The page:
Kidnap of Jordanian worries Palace
The Palace on Sunday said it was concerned about Baker Abdulla Atyani and his two Filipino companions who are now being held hostage by the Abu Sayyaf Group (ASG) in Jolo, but refrained from saying anything more about the latest development.
Deputy presidential spokesperson Abigail Valte repeatedly said the Palace would leave it to Interior Secretary Jesse Robredo in explaining the “change in the circumstance” of Atyani, who, along with his Filipino crew, went missing two weeks ago in Jolo and reportedly went to interview the ASG.
“We will defer to the DILG (Department of the Interior and Local Government) to explain what happened and the factors that contributed to the change in status [of Atyani and his group],” Valte told government radio dzRB.
Valte insisted though that Atyani, bureau chief of the Al-Arabiya News Network in Southeast Asia, was not abducted by the ASG, contrary to what the Jordanian foreign ministry had stated. The Jordanian foreign ministry said last Friday that Atyani and his team had been abducted by the ASG.
“We don’t agree it’s an abduction because the information we got is that he went there voluntarily. Now, it seems that he’s not able to leave,” Valte said of Atyani.
Robredo told the Inquirer by phone that ASG leader Radulan Sahiron is holding Atyani and his two Filipino companions Ramelito Vela and Rolando Letrero.
Robredo said they found out that Sahiron’s men were holding the three after one of the two Filipino captives called his wife twice on Saturday.
“We got the impression based on the calls made by one of the Filipino captives that they were taken as hostages and he wanted to speak and ask help from the company where they are connected with,” Robredo said.
Vela and Letrero work for the Manila-based SFX Production House.
But Robredo could still not say if there was a demand for ransom. “We cannot say at this time, but our impression for the said call may have something to do with asking for something from his company, but we cannot conclude at this time.”
Earlier, Robredo would not declare the trio as kidnap victims, saying “the Filipino employees can easily call and sometimes the call would last for 30 minutes.”
But on Saturday morning, Robredo admitted that Atyani, Vela and Letrero were indeed taken hostage by a faction of the ASG in Sulu. This, after the calls made by Vela to his wife “asking his wife to meet the principals of his company and ask help.”
Robredo said they wanted to know who arranged Atyani’s interview with the Abu Sayyaf outside of Jolo “because the earlier agreement was for the interview to be conducted in Jolo town. It turned out the interview was in Patikul.”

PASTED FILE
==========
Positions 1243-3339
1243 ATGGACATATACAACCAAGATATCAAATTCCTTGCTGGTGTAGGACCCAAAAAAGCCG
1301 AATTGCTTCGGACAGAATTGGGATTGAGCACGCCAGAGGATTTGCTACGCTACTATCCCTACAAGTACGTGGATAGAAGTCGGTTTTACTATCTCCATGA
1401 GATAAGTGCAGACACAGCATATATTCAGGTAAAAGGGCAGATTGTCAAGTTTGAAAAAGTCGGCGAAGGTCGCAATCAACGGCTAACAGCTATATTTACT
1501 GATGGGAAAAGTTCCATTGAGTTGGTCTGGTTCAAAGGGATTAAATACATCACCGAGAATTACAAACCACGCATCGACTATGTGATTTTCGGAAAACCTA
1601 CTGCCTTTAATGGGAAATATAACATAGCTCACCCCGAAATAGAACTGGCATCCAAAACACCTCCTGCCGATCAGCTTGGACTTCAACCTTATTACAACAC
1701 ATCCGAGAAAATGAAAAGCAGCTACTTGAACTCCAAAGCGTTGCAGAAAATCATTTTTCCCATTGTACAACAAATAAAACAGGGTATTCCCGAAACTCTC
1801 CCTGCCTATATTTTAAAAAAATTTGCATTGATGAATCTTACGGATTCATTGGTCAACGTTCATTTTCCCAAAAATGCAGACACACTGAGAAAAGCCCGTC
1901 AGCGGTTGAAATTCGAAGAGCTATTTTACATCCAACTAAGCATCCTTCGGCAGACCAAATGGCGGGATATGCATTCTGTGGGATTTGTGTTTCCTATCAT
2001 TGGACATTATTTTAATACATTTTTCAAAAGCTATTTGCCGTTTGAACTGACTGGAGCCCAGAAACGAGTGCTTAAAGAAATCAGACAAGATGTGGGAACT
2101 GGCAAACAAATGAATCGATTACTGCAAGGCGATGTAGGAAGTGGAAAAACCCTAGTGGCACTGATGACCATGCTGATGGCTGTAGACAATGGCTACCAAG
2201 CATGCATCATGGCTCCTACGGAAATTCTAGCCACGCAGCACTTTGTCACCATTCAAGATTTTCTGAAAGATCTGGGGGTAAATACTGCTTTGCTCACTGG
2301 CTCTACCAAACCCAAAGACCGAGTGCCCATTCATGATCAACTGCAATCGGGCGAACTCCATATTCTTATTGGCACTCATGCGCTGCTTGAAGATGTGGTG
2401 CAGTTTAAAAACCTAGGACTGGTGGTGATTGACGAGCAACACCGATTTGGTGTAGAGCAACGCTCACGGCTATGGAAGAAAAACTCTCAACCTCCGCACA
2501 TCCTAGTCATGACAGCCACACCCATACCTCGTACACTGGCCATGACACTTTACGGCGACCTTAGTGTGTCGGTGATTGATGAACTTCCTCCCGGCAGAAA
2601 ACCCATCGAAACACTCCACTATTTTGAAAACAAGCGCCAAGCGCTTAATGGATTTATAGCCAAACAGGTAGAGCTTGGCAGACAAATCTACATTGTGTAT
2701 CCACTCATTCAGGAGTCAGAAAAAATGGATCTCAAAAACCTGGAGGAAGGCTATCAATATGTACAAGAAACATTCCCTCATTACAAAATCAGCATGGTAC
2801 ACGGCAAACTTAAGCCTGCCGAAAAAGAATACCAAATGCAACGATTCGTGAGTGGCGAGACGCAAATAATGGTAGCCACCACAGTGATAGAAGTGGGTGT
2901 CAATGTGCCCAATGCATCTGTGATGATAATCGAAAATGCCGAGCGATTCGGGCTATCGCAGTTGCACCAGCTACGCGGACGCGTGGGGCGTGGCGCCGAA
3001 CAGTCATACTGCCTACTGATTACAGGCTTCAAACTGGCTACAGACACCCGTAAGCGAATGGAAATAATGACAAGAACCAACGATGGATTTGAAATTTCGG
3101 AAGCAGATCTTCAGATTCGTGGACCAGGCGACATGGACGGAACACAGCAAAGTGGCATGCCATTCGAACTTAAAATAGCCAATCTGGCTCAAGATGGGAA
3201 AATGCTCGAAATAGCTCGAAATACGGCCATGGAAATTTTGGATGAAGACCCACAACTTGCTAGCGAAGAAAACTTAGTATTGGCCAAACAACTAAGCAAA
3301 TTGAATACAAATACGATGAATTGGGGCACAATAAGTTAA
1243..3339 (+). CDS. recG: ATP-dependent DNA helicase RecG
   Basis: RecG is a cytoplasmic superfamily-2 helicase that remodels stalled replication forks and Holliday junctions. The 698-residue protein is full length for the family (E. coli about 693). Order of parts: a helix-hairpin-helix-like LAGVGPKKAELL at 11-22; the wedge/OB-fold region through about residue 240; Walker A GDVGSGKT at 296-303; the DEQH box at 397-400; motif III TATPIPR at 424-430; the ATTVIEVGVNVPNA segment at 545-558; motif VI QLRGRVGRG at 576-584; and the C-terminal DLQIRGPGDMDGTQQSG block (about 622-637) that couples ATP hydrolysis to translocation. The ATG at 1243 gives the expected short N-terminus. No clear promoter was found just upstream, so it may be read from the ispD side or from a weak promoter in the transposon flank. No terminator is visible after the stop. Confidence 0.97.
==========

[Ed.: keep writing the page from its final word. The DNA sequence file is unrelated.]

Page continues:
Atyani was supposed to meet with Yasser Igasan, the alleged new leader of the ASG in the province. Robredo said Igasan is a subleader of Sahiron.
Robredo said aside from Atyani, Vela and Letrero, Sahiron’s group is also holding Indian national Biju Kolara Veetil, who was kidnapped on June 22, 2011.
Asked whether the government will organize a search and rescue operation for Atyani and his group, Valte said she would leave it up to Robredo to make a statement. But she said the government and local government officials were “monitoring the situation.”
Robredo said the government’s line of communication is always open to ensure the safe release of the three. He, however, stressed that keeping the lines open does not mean the government is entertaining conditions that may be imposed by those holding Atyani’s group.
On June 15, former kidnap victim Prof. Octavio Dinampo said Atyani and his two crewmen were kidnapped by Sahiron’s group, but this was dismissed by Robredo as baseless.
Dinampo’s sources in Sulu were able to trace the white multicab that fetched the group from the Sulu State College Hostel on June 12, to a relative of Sahiron.
“It took 13 days for them to determine that there is a group here that pretends to be a jihadist gangster. The demand is P50 million as relayed to the family of Atyani,” Dinampo said.
“It’s clear that Atyani’s identity as a Muslim does not hold water in Radulan Sahiron’s jihad,” Dinampo said.
Dinampo was among those kidnapped along with television news anchor Ces Drilon and her two crew members in 2008. In the early days of his abduction, authorities did not consider Dinampo as among those kidnapped as he was a Muslim and the one who arranged the interview with Sahiron. Dinampo said instead of bringing them to Sahiron, his local contact identified as Juamil Biyaw brought them to another group that held them captive.
“Robredo may have thought that by blaming Atyani (for what happened to him), kidnappings in Sulu will vanish subsequently. I believe it’s time for the DILG as a whole to take responsibility for most of our miseries in Sulu,” he added.
Dinampo said Sahiron’s group was also holding Swiss national Lorenzo Vinciguerra and Engr. Carlos Tee, a Jolo airport engineer.
Vinciguerra and Dutch Ewold Horn were kidnapped in Tawi-Tawi in February.
Marine Col. Jose Johriel Cenabre, commander of Joint Task Force Sulu, said Veetil was not kidnapped, but was killed in a family feud (rido).
“The two European tourists from Tawi-Tawi were never spotted here,” Cenabre said. Julie S. Alipala, Inquirer Mindanao, and Christine Avendaño, in Manila
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